• Archive for March, 2013

    “Forum on Same-Sex Marriage and the Supreme Court” Video

    by  • March 29, 2013 • Faculty Commentary, Faculty Workshops/ Conferences, Multimedia • 0 Comments

    IIT Chicago-Kent College of Law’s Institute on the Supreme Court of the United States (ISCOTUS) presented a “Forum on Same-Sex Marriage and the Supreme Court” on March 27, 2013, the second day of oral arguments in the Supreme Court cases Hollingsworth v. Perry (on the constitutionality of California Proposition 8) and United States v. Windsor (on the constitutionality of section 3 of the Defense of Marriage Act). The forum included commentary by Professors Katharine K. Baker, Steven J. Heyman, Carolyn Shapiro and Christopher W. Schmidt, and was co-sponsored by the American Constitution Society, Federalist Society and Chicago-Kent Lambdas.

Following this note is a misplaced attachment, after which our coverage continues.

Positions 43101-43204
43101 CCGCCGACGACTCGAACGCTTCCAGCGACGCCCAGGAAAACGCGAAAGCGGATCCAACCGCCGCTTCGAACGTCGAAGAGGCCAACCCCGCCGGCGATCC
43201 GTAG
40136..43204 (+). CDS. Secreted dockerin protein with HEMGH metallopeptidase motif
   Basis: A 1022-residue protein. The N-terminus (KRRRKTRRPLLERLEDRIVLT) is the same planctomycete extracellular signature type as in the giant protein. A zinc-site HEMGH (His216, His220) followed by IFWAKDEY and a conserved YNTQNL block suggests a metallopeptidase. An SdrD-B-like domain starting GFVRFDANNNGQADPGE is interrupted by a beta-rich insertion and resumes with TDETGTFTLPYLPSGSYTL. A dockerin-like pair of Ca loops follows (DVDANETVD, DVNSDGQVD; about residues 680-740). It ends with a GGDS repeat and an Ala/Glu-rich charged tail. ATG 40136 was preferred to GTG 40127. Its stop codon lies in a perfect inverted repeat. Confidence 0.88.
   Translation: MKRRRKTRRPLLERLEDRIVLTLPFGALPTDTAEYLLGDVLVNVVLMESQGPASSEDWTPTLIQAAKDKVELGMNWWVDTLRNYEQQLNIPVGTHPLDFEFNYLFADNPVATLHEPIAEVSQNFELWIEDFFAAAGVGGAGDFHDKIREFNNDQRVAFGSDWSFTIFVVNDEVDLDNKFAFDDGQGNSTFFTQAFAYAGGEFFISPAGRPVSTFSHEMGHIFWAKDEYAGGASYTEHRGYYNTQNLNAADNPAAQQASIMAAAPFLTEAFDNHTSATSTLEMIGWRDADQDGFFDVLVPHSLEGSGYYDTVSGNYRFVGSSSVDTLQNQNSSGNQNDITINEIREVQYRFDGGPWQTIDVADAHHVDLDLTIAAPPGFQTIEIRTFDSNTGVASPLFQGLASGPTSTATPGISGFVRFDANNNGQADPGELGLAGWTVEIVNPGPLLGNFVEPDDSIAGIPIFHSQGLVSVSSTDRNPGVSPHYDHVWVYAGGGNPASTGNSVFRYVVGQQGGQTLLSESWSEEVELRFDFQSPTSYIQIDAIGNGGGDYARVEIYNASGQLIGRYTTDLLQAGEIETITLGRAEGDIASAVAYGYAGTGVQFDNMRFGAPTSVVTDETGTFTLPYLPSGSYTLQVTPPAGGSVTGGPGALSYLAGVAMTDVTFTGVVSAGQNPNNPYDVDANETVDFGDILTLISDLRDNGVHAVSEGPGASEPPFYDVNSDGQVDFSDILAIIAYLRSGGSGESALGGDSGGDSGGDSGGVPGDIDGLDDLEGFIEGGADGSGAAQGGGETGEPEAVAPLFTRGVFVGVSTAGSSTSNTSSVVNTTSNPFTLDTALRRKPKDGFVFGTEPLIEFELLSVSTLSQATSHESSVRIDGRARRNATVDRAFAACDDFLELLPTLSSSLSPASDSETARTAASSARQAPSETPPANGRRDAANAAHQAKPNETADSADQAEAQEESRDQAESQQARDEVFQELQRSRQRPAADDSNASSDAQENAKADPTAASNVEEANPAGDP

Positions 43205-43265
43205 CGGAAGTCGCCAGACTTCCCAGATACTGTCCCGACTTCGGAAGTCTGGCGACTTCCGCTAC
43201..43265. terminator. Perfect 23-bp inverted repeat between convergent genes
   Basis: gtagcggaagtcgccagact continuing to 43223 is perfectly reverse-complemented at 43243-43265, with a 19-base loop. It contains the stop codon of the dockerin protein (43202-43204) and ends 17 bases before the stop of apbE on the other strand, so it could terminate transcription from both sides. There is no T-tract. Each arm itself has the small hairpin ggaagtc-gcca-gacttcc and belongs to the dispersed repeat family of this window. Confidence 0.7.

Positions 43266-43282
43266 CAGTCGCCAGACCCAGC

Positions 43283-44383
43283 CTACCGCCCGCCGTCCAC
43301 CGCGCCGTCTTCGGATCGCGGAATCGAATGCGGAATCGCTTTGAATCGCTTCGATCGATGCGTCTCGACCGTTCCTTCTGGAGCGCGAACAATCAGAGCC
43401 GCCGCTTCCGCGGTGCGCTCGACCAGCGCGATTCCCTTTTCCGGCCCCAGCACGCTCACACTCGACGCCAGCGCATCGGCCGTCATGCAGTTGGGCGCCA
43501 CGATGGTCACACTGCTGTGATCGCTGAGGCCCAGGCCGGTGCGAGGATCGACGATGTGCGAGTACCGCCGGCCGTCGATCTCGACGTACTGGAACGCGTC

View the video of the forum below:

    Warner on Privacy, Norms, and Consent

    by  • March 29, 2013 • Faculty Scholarship • 0 Comments

    Professor Richard Warner and colleague Robert Sloan (UIC) have posted a new working paper to SSRN titled Beyond Notice and Choice: Privacy, Norms, and Consent. Here is the abstract:

    Informational privacy is the ability to determine for yourself when and how others may collect and use your information. Adequate informational privacy requires a sufficiently broad ability to give or withhold free and informed consent to proposed uses.